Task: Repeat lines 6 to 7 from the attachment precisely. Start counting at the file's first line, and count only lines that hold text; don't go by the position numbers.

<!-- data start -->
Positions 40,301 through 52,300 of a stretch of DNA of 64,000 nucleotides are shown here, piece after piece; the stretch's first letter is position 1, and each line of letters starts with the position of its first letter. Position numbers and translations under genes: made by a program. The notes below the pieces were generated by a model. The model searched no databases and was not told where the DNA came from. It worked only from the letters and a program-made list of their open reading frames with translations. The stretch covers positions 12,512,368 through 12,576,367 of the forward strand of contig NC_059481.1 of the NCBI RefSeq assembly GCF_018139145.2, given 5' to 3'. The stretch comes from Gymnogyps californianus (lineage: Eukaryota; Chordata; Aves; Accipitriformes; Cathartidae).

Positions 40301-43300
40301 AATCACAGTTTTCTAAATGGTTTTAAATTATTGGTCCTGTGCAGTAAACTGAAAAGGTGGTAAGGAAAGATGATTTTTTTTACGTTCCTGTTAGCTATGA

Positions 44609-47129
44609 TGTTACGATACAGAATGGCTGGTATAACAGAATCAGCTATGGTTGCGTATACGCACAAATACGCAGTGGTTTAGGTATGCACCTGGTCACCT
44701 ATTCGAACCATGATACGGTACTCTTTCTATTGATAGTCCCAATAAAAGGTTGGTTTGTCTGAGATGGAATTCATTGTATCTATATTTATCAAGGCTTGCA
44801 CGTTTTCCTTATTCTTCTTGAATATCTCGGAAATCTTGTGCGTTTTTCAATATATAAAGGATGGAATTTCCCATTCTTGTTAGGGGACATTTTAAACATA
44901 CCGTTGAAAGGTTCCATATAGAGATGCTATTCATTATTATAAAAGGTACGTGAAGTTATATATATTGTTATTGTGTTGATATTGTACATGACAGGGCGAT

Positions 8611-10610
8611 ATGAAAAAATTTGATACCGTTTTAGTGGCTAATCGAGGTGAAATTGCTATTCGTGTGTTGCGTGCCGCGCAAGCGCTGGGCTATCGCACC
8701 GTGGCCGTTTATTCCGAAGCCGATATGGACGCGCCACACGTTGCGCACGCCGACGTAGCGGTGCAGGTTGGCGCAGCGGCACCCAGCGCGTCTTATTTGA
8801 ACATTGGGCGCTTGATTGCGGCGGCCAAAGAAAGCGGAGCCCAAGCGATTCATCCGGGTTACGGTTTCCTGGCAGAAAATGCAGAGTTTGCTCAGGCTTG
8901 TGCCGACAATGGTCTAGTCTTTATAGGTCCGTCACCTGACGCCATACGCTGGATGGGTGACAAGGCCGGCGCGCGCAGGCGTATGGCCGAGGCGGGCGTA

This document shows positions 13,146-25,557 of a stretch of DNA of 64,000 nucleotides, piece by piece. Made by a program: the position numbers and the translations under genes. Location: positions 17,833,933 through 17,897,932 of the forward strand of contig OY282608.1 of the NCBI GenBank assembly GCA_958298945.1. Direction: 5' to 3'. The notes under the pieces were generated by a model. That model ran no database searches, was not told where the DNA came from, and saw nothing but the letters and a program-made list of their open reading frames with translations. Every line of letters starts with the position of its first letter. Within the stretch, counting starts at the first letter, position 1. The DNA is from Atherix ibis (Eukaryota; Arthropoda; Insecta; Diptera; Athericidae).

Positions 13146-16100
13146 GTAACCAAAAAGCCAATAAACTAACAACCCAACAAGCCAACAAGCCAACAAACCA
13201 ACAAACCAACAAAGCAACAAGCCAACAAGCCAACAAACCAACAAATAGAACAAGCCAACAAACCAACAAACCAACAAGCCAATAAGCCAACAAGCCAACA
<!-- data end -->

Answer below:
44701 ATTCGAACCATGATACGGTACTCTTTCTATTGATAGTCCCAATAAAAGGTTGGTTTGTCTGAGATGGAATTCATTGTATCTATATTTATCAAGGCTTGCA
44801 CGTTTTCCTTATTCTTCTTGAATATCTCGGAAATCTTGTGCGTTTTTCAATATATAAAGGATGGAATTTCCCATTCTTGTTAGGGGACATTTTAAACATA